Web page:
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When Song Could Really Sing

by Kevin T. McEneaney
Sun Mar 18th, 2018

From left: Julius Rodriguez, Damien Sneed, Dezron Douglas, Keyon Harrold, Cedric Easton 

Damien Sneed recently conducted the work of Wynton Marsalis at Carnegie Hall and he is preparing to premiere his new opera in Chicago this coming May, but last night he was at Bard’s LUMA Theater with an accomplished quintet paying tribute to “The Golden Age of Song.” Sneed is a piano player who plays Beethoven and Chopin, jazz, soul, and gospel. As a singer he can range from counter-tenor to tenor, baritone and deep bass. While LUMA is a comfortable Black Box style theater, it was sold out and perhaps too small for the giant sound of this quartet which at times approached the robust sound of a big band.

A dozen great songs from the middle of the last century were given new orchestral settings and interpretation with Sneed singing and playing the piano. Sneed sang the first half while Julius Rodriguez played the piano, then during the second half Sneed played piano as he sang while Rodriguez backed Sneed on keyboard synthesizer and did a bit of drumming. Dezron Douglas on bass was formidable, setting solid ground for everyone. Cedric Easton, who has played along with Aaron Diehl, was forceful without overplaying his hand.

“Someone in Love,” a song dominated by women like Sophie Milman provided a male version that was captivating, raw, tender, and a more profound version than any female singer in Sneed’s passionate voice with a new orchestral arrangement that fully supported him. As an opener, this was a real eye-opener. “Nature Boy,” a song made famous by Nat King Cole, definitely left the impression that Cole was out of date. “Pure Imagination” has been an overly romantic pop song in the hands of Lou Rawls or Johnny Matthis, but Sneed gave this rather corny song a jazz spotlight to believe in. Likewise, “Somewhere Over the Rainbow” somehow managed to escape cliché. I was really taken by Sneed’s version of “I Wish I Knew How It Would Feel to Be Free,” a song made famous by the great Nina Simone. Here Sneed sang from the dark depths of yearning in soulful lament that was truly moving.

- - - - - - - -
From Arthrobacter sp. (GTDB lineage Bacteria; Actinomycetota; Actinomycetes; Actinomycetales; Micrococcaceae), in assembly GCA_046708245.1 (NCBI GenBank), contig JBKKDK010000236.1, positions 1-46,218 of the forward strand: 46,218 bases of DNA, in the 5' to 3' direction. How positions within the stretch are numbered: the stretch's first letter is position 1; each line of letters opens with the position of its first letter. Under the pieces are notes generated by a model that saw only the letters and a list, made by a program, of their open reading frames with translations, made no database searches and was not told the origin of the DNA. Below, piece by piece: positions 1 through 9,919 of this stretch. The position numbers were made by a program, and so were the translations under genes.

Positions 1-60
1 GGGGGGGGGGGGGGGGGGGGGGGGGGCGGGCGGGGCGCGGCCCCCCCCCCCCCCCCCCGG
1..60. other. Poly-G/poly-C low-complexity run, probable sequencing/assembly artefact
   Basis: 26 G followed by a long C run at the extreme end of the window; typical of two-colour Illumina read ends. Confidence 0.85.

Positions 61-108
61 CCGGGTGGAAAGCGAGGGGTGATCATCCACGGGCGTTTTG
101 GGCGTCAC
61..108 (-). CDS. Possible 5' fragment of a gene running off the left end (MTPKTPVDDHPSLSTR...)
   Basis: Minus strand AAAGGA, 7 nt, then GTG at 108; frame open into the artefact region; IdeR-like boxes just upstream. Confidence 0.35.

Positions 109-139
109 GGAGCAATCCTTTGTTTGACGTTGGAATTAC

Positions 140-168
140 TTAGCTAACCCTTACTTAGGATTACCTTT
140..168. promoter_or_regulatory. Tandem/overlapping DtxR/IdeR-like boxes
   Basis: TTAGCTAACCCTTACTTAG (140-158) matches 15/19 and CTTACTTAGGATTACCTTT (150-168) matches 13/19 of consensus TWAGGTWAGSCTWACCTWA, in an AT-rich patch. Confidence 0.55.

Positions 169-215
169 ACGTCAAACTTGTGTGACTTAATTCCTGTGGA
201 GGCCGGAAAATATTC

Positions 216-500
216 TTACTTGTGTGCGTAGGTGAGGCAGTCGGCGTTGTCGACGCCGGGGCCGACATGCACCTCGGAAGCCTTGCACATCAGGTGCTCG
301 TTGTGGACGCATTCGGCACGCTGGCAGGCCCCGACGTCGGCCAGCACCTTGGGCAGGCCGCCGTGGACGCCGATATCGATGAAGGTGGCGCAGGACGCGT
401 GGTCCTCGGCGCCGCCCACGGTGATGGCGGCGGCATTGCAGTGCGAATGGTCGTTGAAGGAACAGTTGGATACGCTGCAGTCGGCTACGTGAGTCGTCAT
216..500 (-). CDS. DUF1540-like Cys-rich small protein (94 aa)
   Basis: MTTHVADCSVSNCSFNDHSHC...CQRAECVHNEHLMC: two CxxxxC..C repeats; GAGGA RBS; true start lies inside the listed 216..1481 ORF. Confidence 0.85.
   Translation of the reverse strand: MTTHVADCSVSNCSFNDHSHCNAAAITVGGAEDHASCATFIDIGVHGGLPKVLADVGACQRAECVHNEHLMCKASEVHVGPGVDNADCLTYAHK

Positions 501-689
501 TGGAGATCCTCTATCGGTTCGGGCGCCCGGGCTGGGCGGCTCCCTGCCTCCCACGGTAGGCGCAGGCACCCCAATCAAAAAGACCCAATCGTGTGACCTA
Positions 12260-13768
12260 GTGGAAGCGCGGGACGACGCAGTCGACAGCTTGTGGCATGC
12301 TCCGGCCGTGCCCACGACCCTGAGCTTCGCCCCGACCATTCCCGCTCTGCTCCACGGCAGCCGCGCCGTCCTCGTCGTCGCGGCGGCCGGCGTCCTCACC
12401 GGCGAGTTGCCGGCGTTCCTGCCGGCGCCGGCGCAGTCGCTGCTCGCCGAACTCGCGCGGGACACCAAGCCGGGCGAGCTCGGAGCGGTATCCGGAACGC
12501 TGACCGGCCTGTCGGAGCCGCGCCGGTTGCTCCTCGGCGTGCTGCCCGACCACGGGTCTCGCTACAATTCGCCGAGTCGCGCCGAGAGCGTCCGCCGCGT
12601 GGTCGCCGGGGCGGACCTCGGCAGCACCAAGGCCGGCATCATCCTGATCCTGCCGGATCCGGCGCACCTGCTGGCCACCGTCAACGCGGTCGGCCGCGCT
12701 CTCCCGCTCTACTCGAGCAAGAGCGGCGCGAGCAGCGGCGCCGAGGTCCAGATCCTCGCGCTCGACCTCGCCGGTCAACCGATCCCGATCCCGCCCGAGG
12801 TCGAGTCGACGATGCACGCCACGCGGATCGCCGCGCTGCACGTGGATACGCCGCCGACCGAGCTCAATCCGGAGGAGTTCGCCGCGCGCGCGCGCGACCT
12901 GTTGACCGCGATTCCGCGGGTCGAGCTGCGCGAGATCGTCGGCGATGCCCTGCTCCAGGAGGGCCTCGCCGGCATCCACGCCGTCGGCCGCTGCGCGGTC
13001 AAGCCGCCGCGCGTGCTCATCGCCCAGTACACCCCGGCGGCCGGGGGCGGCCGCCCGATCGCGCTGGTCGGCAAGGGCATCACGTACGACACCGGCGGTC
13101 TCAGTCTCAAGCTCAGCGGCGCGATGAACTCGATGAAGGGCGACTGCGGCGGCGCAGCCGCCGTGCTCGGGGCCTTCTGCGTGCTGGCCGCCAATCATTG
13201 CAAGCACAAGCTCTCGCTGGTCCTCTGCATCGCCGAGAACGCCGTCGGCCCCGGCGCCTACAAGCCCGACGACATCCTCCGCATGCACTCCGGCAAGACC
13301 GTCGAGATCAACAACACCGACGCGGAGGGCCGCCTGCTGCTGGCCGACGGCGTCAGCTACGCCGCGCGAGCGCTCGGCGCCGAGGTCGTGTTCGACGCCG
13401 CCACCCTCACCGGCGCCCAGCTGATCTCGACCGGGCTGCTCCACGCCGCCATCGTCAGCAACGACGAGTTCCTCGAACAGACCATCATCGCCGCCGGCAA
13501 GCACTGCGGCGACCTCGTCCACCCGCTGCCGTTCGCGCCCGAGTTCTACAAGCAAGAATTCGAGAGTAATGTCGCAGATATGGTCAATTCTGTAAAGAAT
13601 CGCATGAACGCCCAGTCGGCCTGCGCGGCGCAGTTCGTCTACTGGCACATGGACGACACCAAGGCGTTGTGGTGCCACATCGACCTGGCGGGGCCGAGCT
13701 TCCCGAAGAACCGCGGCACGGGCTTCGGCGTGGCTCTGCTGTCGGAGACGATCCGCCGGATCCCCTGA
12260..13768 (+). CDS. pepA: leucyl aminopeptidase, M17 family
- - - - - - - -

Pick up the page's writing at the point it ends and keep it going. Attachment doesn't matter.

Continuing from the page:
Sneed introduced trumpet player Keyon Harrold from Ferguson, MO. This was a lengthy elegy for Michael Brown entitled “MB’s Lament (When Will It Stop) which worked the St. Louis Blues motif into a plangent solo. Harrold’s composition will be recognized as a classic elegy from our era.

After intermission Sneed opened with Billie Holiday’s “God Bless The Child,” the only song apparently written by her. A difficult song to compete with, Sneed had some interesting vocal riffs, yet I thought the piece over-orchestrated, the orchestrating cluttering the powerful simplicity of the song. The arrangement of “Moanin’” was an improvement over Art Blakey & the Jazz Messengers yet it was based upon their light tinkling version which had far more resonance in Sneed’s version.

“Come Sunday” has been a song dominated by women like Mahalia Jackson and even Kathleen Battle, so Sneed’s solo version on piano was a revelation. The song was stripped down to its essentials and emotion vibrated with deep waves. For me, this was the apex of the concert with Sneed lost in the deep hope of the song. This was the one-man crescendo reel that still burns in my memory as I write. “Wade in the Water,” a traditional soul hymn offered jazzy variations that were a wonder to hear.

“DFA” was a late composition written by one of Sneed’s former teachers, Donald Macey, at John S. Davidson Fine Arts High School. The work began with the notes dfa and traveled far from his hometown of Augusta, GA, yet retained its local roots amid lush orchestration moving toward the classical.

In Sneed’s quartet there was an aspect of classical fusion, a movement in jazz that I’m not keen on. This was the first concert in this genre that I can say really succeeded when this quintet adopted that direction. Sneed is rooted in tradition yet he has the talent to grow those traditions he is rooted in; he is our new expander and exponent of that live tradition for today.

The third panel of this series commissioned by Catskill Jazz Factory (founder Piers Playfair had delivered opening remarks), “Sanctified Soul: 1960s to Today” was given a concluding preview with a version of “Walk With Me Lord” which will be performed on April 21. This concert was sold out, so if this review wets your appetite, go to